Thomas Jefferson Papers

To Thomas Jefferson from William Branch Giles, 14 February 1806

Trabues Tavern February 14th. 1806

Dear Sir

The accompanying letter from Mr. Bedinger, naval agent at Norfolk, is forwarded to you at his Request.—It was addressed to me, in consequence of Mr. Bedinger’s supposing, that I had some agency in recommending him for the office he now holds; and it being intimated to him, that he was about to be removed from that office, he thought himself bound to make this representation to me as a justification of his conduct.—He has now requested, that the same representation should be laid before you for the same object.

Mr. Bedinger some time since also Requested, that I should write to the Secretary of the Navy to prevent any final determination upon this subject, until some further explanation in that Rispect might be had; This, upon reflection, I declined to do; because I knew nothing personally of that Gentlemen’s conduct since his appointment to office; & because I did not feel myself justifyable in interferring with the conduct of any of the executive departments without a personal knowledge of facts; and then only, so far as to make a communication of them.—

At the same time, I did wish to have had some conversation with the Secretary in this Respect before any thing finally should be done; But the same accident, which has prevented my reaching Washington, has of course, prevented such conversation; all therefore that I can now do, is to forward Mr. Bedingers letter of justification for your consideration.—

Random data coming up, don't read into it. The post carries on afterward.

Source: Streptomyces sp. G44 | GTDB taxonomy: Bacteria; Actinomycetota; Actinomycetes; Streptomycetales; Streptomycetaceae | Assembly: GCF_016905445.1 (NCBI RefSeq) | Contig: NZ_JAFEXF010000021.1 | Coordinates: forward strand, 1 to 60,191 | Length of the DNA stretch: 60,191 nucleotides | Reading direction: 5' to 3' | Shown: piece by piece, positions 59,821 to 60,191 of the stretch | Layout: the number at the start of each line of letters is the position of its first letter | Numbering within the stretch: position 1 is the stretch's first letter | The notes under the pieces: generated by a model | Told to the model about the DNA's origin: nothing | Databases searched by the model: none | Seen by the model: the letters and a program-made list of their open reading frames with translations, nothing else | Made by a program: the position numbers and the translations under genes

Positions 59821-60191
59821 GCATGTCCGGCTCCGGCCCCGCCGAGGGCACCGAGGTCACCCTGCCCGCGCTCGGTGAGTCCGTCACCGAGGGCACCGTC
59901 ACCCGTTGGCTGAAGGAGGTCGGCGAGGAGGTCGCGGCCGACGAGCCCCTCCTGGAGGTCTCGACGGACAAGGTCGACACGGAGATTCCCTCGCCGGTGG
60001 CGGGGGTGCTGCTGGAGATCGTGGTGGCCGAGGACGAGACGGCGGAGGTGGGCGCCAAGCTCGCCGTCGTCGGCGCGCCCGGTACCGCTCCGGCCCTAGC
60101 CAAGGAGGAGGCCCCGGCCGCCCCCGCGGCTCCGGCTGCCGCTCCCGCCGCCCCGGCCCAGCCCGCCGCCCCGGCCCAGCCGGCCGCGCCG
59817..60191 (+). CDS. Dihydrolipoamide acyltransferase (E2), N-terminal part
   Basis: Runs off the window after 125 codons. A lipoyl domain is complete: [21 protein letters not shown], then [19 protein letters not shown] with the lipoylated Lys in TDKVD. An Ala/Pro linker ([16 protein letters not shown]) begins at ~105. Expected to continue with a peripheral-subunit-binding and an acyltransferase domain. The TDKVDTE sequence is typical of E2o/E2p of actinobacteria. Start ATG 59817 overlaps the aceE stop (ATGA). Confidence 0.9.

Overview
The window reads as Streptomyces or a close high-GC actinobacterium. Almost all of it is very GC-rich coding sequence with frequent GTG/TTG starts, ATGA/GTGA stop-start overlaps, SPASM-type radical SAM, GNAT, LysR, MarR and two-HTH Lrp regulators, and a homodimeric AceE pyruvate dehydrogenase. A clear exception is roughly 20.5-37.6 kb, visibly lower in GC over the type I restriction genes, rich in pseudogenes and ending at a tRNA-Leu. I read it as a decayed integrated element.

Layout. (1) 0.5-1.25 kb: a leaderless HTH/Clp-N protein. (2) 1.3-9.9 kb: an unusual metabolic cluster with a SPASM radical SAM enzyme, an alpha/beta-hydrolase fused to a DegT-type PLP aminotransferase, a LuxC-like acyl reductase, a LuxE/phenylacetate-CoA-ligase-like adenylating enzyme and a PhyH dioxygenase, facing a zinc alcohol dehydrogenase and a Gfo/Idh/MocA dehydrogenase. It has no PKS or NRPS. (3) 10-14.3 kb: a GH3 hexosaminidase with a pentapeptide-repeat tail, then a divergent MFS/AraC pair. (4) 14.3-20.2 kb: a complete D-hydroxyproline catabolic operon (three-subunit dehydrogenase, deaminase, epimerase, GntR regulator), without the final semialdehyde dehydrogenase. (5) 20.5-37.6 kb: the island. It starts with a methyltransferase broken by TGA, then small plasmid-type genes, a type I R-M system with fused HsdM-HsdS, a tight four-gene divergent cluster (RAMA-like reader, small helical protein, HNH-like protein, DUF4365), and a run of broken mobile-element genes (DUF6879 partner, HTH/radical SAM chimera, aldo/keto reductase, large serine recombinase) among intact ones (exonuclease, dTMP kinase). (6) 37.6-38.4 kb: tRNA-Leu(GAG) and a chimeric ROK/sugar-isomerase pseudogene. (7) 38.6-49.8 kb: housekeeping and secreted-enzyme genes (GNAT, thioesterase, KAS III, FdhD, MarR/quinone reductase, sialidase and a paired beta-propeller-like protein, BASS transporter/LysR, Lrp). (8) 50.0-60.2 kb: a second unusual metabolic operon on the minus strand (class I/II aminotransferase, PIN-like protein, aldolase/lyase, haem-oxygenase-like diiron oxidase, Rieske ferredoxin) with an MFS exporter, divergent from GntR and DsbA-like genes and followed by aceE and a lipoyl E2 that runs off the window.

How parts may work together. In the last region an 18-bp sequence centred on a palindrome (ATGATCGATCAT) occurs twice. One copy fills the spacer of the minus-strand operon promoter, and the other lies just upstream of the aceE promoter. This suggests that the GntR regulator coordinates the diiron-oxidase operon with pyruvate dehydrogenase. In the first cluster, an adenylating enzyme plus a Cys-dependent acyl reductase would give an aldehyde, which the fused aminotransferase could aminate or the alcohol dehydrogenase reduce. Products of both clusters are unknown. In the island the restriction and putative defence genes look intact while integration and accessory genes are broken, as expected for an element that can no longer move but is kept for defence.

I regret Sir, that I should be deprived of my share of responsibility in the measures to be adopted by the Government in the present delicate crises of our public affairs; but I am consoled in the High confidence I feel in the wisdom, energy, and patriotism of the National representation taken collectively; and a conciousness of my inability to add any thing to their efforts for the public interest.—They have however my unceasing prayers that their measures, whatever they may be, will eventuate in the national Honor, happiness and prosperity.—

Be pleased to accept assurances of my best wishes for your health and happiness, and of my affectionate and unalterable regards &c

Wm B. Giles

DLC: Papers of Thomas Jefferson.

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